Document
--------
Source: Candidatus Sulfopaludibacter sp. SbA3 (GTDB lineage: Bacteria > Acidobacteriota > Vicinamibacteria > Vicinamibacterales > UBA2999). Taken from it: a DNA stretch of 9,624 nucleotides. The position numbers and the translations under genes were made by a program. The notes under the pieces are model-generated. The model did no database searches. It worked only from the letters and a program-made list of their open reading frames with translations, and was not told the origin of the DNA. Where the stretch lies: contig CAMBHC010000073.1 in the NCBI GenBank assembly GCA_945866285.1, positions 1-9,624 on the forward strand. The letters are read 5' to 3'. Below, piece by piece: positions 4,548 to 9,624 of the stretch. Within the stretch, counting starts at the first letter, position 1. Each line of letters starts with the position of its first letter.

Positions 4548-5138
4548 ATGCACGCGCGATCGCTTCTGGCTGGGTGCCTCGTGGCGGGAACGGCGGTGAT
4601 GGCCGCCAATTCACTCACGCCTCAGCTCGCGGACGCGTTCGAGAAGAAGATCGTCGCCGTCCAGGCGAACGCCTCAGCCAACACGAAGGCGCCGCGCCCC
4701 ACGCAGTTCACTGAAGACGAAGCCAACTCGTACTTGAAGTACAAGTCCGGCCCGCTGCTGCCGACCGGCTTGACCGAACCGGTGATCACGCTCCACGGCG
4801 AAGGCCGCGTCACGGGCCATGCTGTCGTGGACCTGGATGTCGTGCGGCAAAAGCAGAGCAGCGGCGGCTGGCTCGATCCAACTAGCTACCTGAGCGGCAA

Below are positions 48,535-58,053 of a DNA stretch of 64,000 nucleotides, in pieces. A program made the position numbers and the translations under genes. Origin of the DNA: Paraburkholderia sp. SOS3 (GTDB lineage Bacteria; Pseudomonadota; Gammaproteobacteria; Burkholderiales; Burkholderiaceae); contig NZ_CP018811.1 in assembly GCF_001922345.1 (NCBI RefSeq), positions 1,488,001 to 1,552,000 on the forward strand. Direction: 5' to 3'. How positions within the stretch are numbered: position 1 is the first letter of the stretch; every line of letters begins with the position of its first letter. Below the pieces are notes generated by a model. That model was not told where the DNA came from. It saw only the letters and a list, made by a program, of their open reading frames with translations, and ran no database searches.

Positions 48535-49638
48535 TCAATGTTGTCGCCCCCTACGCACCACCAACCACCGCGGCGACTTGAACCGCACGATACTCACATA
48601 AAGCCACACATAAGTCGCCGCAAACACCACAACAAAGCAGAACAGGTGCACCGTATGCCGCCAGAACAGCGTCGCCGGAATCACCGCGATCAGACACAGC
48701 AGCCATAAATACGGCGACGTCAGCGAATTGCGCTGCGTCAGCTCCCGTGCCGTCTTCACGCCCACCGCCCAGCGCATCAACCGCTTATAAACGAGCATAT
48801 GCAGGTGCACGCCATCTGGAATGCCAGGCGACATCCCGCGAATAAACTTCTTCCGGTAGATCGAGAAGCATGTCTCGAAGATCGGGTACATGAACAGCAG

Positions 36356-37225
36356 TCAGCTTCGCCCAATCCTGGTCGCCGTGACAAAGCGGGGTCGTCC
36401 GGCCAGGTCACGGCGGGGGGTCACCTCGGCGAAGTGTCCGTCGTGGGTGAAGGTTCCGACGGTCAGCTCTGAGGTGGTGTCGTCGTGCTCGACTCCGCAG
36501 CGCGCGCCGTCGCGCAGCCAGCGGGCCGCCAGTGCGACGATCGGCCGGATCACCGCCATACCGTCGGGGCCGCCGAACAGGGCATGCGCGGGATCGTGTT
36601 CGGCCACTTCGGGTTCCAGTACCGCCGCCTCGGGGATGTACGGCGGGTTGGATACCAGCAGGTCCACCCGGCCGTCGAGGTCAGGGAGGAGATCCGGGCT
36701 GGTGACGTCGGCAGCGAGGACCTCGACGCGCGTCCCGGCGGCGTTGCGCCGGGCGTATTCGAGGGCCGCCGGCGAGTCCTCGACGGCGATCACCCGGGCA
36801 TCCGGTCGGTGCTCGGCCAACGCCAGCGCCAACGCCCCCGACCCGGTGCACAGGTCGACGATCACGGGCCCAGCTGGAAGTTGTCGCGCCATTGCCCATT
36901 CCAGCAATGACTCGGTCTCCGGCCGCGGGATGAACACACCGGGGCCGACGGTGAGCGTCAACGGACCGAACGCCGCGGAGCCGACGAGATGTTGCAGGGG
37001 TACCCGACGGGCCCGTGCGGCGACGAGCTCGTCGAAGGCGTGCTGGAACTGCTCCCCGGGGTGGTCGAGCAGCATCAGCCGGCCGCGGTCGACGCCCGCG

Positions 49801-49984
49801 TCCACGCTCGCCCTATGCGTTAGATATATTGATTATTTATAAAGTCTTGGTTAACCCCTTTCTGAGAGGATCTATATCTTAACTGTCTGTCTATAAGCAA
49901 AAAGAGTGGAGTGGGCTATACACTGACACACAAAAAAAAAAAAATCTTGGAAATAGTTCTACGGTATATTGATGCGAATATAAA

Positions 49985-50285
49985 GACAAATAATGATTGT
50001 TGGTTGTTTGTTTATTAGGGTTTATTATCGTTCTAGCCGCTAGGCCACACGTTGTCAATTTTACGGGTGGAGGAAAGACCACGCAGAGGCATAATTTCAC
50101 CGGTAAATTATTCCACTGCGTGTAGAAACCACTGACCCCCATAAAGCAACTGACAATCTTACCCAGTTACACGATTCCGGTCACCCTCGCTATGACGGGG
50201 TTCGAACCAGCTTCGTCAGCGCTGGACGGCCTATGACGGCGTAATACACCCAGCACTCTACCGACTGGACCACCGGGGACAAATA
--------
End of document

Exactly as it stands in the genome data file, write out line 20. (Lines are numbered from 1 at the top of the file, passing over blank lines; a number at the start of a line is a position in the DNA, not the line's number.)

36901 CCAGCAATGACTCGGTCTCCGGCCGCGGGATGAACACACCGGGGCCGACGGTGAGCGTCAACGGACCGAACGCCGCGGAGCCGACGAGATGTTGCAGGGG